The American's Creed
"I believe in the United States of America as a government of the people, by the people, for the people; whose just powers are derived from the consent of the governed, a democracy in a republic, a sovereign Nation of many sovereign States; a perfect union, one and inseparable; established upon those principles of freedom, equality, justice, and humanity for which American patriots sacrificed their lives and fortunes.

I therefore believe it is my duty to my country to love it, to support its Constitution, to obey its laws, to respect its flag, and to defend it against all enemies."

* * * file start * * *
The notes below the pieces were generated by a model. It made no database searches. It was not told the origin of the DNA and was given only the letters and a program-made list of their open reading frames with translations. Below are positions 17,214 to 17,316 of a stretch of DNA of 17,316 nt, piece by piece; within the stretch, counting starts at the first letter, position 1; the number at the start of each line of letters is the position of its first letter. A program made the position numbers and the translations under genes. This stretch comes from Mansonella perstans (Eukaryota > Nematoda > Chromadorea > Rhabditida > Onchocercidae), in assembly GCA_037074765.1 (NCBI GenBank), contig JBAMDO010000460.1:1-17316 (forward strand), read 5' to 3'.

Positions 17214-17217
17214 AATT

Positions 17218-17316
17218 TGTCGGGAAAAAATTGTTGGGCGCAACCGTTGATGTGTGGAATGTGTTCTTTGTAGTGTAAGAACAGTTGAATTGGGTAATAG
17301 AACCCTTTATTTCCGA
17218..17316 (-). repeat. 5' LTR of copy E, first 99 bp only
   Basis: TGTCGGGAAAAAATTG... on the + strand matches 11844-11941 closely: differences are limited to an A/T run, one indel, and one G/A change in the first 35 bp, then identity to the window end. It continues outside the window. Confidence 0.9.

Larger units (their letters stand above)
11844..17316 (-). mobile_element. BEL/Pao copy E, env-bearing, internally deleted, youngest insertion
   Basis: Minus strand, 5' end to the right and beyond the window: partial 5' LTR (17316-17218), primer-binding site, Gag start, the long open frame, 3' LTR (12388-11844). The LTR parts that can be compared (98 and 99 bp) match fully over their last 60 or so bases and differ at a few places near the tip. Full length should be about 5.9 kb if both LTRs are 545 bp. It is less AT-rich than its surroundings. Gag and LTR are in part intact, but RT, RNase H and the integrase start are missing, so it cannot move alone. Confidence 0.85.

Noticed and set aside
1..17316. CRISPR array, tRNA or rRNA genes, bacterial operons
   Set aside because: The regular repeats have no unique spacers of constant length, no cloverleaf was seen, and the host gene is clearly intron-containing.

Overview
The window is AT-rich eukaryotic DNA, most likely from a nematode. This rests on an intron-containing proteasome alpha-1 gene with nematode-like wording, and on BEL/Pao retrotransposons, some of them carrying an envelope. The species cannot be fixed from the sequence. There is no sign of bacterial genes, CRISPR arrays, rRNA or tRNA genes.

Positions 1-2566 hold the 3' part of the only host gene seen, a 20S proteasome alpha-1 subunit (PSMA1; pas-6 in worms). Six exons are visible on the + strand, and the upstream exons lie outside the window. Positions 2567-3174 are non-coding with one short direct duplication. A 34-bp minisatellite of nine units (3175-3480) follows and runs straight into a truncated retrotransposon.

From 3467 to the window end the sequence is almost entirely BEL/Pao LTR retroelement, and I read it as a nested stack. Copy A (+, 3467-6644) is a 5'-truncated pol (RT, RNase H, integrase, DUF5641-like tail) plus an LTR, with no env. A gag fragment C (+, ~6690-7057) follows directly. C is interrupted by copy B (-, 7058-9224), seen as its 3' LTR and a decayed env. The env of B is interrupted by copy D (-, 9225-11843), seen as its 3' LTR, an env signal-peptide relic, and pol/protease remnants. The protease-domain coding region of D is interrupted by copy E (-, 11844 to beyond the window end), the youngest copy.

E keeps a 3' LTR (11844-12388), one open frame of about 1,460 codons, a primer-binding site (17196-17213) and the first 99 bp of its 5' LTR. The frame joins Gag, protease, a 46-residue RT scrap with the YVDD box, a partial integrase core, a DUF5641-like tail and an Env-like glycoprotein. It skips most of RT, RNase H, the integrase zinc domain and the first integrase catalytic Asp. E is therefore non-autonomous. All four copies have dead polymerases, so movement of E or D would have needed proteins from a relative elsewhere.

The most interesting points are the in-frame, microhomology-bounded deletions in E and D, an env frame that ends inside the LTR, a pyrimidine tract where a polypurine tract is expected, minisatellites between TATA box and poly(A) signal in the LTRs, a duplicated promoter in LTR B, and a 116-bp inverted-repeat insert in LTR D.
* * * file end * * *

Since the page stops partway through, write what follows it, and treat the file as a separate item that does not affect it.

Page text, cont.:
The American's Creed was written in 1917 as part of a National contest by William Tyler Page.
The contest was the idea of the New York State Commissioner of Education, Sterling Chapin.
It was adapted by the U.S. House of Representatives the following year, April 3rd, 1918.

The contest arose as a result of the U.S. involvement in World War I and an effort to restore faith and
Patriotism in our Nation. The Creed reflects on our faith as Americans, the fundamentals of our history
and our historical traditions.

Various phrases in the Creed were used from famous historical documents such as
The Declaration Of Independence, The Constitution, and Lincoln's Gettysburg Address.